The controversy about metriopatheia and apatheia, which generated such heat in later Greek philosophy, is one between the concept of a bipartite or tripartite soul, in which the lower part of parts can never be eradicated - at least while the soul is in the body - but must constantly be chastised. In practice, Stoic eupatheia in practice is very similar to a properly moderated Platonic-Aristotelian pathos, but that is irrelevant to the main point. We find in Plutarch and other Platonists of the period a remarkable unwillingness or inability to comprehend what the Stoic position was.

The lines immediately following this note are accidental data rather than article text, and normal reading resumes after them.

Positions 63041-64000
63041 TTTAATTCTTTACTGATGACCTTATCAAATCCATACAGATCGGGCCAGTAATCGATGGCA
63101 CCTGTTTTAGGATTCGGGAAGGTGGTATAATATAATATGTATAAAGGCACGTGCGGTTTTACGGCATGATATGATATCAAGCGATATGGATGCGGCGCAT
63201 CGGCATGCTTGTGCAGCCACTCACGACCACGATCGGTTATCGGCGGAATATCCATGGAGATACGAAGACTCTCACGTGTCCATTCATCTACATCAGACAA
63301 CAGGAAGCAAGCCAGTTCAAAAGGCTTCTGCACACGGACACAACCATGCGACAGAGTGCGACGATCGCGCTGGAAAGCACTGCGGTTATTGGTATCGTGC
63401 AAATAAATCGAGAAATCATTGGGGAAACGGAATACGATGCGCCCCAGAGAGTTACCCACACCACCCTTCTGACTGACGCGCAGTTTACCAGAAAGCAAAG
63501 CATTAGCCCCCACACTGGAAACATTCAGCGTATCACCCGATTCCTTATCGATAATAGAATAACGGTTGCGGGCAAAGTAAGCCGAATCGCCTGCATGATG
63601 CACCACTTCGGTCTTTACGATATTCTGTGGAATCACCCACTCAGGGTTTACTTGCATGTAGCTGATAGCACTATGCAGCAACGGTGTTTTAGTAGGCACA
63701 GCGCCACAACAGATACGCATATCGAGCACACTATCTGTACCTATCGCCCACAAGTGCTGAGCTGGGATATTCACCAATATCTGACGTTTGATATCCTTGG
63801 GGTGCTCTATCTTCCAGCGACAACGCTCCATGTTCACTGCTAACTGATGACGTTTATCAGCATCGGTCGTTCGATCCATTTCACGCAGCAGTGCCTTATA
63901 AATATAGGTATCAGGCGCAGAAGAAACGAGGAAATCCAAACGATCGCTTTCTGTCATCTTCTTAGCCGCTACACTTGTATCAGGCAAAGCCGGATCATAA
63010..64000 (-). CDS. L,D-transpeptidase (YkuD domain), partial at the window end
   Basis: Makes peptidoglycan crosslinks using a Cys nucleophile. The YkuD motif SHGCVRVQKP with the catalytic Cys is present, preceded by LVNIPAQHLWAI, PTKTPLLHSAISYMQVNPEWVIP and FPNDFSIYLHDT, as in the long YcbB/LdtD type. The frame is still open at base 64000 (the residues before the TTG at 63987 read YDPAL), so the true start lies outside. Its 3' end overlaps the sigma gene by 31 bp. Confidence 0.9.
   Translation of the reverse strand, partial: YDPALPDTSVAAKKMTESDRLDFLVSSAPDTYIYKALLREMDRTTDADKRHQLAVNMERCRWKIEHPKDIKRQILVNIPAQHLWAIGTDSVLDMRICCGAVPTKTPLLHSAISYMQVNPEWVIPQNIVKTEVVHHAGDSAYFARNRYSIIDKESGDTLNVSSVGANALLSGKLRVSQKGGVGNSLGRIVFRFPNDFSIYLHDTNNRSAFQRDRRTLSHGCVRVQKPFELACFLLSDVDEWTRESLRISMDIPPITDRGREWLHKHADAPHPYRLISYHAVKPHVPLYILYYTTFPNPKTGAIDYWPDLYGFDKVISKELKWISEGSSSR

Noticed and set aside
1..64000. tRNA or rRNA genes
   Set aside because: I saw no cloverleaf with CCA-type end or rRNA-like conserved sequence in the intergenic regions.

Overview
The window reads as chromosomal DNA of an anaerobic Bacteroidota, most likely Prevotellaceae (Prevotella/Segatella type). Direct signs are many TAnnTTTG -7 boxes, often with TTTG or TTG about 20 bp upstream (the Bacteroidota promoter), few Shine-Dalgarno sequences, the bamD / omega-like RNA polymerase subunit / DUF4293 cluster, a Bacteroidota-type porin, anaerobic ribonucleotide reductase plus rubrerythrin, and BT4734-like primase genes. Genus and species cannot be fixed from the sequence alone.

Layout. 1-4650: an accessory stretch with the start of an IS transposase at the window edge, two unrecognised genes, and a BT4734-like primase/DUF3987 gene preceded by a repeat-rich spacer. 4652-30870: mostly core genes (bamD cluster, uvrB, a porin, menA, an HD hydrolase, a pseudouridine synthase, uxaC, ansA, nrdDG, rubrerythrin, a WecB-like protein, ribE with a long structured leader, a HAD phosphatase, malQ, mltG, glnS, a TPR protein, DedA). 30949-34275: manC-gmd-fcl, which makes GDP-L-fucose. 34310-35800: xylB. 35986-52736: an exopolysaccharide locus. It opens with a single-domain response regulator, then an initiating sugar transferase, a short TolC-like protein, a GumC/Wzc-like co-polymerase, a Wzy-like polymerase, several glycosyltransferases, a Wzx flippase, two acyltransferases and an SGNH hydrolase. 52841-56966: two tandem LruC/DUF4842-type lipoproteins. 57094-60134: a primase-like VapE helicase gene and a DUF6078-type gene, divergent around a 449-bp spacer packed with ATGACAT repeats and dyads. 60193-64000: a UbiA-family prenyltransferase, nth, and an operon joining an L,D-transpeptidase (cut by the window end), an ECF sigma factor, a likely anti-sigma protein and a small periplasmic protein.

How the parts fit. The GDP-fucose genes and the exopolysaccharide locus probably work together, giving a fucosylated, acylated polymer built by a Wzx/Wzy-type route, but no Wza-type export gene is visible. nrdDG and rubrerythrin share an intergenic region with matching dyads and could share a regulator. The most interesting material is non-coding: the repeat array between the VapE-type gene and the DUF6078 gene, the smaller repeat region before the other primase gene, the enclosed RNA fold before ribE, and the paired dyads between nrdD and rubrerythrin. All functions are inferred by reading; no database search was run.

Dillon, John M., "Metriopatheia and Apatheia: Some Reflections on a Controversy in Later Greek Ethics" (1978). The Society for Ancient Greek Philosophy Newsletter. 27.